- 5 minutes -
I suppose there isn’t a better way for me to address WWDC’s announcements without addressing my post last week on Steve Jobs, given how this keynote focused very heavily on major refinements, some of which being ground-up revisions.
Last week I made the argument that Apple was missing and needed a visionary and communicator, and that the needle in its compass was vibrating at an increasing rate. That’s the impression Apple had given me up till Monday morning before the keynote. This keynote brought a ridiculous number of improvements across each of their platforms, a big chunk of which being obvious fixes to jarring, yet heretofore unspoken problems in the Apple ecosystem.
Let’s go through the keynote to illustrate what I mean. The Apple Watch, as I explained in my post, has been mostly directionless since its announcement about a year and a half ago. Apple seemingly turned a 180, revamped the software, and announced watchOS 3 at WWDC, claiming in their promotional material it makes the Watch “feel like a whole new watch”.
They’re not wrong: apps can now load much, much more quickly if we take the demos at face value. Serenity Caldwell points out in the live WWDC episode of RelayFM’s Connected that the “Friends” button below the Digital Crown is now a “Dock” button, and that with this change, Apple is bringing familiarity and functionality instead of being headstrong with an arguably fundamental and internally-beloved feature of the initial Apple Watch concept. It’s not unfamiliar to when Jobs was in charge (e.g. MobileMe, Ping). I think watchOS effectively transforms the current Apple Watch into an Apple Watch 2, a massive undertaking onto itself, but even more impressive considering it being only one of many redesigns announced at the keynote.
Apple Music was also redesigned. I didn’t get the impression that the UI was drastically improved, given I’m not an Apple Music user, but the fact that they felt that the current design was bad enough to warrant a redesign in one year indicates, again, a relentless drive for execution.
I was also impressed at the changes made with iOS 10. If you look around enough, you’ll notice that almost everything about it is different — I don’t think Craig Federighi was exaggerating when he said it was their biggest release ever. Sure, iOS 7 brought on a cosmetic redesign, but not many notable changes besides that (and Control Center). This update completely changes the homescreen, lets 3D Touch takeover almost every aspect of the OS, makes it an even better payment device with increased Apple Pay integration, and beefs up iMessage in a world of WeChat and Snapchat.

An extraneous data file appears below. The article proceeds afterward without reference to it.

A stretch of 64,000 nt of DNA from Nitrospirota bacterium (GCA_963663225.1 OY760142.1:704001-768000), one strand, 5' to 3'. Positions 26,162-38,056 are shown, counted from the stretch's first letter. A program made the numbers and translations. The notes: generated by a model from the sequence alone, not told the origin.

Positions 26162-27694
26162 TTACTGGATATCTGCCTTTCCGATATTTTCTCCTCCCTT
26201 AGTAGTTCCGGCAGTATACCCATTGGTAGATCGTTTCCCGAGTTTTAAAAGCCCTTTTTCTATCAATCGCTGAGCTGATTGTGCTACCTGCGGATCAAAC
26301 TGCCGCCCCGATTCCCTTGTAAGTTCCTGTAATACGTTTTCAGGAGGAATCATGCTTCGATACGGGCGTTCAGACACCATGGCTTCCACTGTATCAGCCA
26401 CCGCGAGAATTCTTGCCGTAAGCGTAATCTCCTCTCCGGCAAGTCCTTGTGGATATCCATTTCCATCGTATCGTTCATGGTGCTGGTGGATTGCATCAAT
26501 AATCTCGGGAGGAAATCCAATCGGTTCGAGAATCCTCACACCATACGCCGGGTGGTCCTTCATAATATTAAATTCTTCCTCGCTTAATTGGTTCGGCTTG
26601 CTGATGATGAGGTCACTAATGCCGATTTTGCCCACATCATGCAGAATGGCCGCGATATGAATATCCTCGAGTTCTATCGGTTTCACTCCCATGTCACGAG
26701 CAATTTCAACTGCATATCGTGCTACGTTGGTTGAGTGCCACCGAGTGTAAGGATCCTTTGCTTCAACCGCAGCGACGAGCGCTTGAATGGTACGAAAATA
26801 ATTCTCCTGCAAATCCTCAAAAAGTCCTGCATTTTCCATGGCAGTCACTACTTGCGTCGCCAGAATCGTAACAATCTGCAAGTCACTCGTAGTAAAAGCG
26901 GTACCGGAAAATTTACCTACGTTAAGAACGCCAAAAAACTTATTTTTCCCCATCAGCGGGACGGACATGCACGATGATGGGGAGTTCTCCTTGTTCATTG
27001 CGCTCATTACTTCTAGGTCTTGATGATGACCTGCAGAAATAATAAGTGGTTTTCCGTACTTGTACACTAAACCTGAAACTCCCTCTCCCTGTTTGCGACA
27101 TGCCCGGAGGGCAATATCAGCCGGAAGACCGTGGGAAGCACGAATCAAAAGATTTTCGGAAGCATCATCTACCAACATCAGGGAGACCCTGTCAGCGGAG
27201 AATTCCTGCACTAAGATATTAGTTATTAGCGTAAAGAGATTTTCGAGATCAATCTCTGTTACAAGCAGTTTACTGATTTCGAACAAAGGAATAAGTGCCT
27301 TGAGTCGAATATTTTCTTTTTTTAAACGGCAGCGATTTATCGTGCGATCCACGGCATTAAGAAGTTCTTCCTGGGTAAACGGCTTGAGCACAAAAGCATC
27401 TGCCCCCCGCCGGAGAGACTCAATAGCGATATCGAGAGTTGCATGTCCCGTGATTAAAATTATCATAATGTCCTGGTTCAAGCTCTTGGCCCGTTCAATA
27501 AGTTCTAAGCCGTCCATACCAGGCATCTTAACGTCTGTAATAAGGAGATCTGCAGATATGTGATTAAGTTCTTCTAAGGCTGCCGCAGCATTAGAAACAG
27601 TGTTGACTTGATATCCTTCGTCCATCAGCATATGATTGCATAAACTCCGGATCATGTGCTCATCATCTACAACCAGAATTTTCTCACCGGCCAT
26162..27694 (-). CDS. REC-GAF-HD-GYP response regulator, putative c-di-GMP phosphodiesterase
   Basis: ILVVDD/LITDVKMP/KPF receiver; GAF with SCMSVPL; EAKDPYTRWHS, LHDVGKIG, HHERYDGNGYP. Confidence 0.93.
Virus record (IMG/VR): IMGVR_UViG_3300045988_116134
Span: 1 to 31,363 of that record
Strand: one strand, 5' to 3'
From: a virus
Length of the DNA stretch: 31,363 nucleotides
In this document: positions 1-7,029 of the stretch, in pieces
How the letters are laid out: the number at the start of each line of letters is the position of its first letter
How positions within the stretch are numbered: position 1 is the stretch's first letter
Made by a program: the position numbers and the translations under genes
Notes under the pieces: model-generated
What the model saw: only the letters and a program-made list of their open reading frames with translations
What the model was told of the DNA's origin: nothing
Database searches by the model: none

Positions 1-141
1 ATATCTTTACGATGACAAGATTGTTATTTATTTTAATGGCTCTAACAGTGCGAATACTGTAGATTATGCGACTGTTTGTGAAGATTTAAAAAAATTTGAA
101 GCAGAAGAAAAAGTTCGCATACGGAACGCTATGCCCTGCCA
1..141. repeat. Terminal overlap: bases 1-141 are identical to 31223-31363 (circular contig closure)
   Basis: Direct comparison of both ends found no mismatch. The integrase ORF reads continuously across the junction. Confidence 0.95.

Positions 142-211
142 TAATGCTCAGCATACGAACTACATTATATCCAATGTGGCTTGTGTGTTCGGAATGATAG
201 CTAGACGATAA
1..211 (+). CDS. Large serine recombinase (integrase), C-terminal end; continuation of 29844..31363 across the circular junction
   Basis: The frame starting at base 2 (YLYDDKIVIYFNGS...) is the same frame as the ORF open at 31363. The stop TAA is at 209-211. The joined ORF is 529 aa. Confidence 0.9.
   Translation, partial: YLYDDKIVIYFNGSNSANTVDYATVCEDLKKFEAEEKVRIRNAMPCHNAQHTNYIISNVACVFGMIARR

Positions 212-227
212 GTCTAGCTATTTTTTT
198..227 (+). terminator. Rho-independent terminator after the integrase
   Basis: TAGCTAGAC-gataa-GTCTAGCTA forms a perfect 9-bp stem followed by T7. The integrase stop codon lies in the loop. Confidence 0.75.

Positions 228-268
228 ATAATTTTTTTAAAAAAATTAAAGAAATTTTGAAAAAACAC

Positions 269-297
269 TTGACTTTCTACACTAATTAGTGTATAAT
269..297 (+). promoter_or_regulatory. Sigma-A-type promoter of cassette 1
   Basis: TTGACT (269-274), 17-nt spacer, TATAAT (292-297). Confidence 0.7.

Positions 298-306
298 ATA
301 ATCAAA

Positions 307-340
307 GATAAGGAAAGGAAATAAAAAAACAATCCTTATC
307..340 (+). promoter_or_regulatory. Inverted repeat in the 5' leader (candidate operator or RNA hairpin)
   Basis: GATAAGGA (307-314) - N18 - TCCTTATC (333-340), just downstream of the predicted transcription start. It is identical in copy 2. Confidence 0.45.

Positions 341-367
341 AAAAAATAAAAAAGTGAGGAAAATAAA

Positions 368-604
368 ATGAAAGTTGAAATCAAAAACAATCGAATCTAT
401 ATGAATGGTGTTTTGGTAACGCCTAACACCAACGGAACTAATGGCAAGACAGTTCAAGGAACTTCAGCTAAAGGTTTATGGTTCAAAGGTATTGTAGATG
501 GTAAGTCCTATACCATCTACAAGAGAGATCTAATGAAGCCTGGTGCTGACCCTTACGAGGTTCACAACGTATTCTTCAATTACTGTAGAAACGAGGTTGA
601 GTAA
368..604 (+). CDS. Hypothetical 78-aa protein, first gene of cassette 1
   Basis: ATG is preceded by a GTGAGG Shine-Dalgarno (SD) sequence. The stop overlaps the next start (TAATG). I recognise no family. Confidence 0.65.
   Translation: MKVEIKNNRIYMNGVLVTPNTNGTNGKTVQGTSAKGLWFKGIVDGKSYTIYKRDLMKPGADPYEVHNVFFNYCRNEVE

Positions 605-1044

It also helped that Federighi presented. He channeled a lot of Steve Jobs, not just verbatim in some cases (e.g. “It’s like magic…”,“One more thing…”) but in his ability to address and demonstrate the implications of the new features and improvements made to macOS and iOS to everyday users. He even went straight to demo, which Jobs did a number of times when he felt it was needed and was possible. Sounds simple, but it’s a difficult thing for even Apple to convey a clear message when the product itself is fundamentally flawed and not ready — see the Apple Music presentation at last year’s WWDC.
What I think these announcements imply in aggregate is not just greater execution — we already know today’s Apple has the capacity for that — but also greater vision. The roles of each device is not totally clear yet, but WWDC was a leapfrog step towards identifying those roles now that the software is more capable, thus making their devices more usable. WWDC showed that Apple can still be proved wrong, and that they are willing accept that, rethink, and redo everything when the need is made obvious — that, I’d argue, takes a lot of self-awareness, and a lot of vision. I’m glad we can now see that.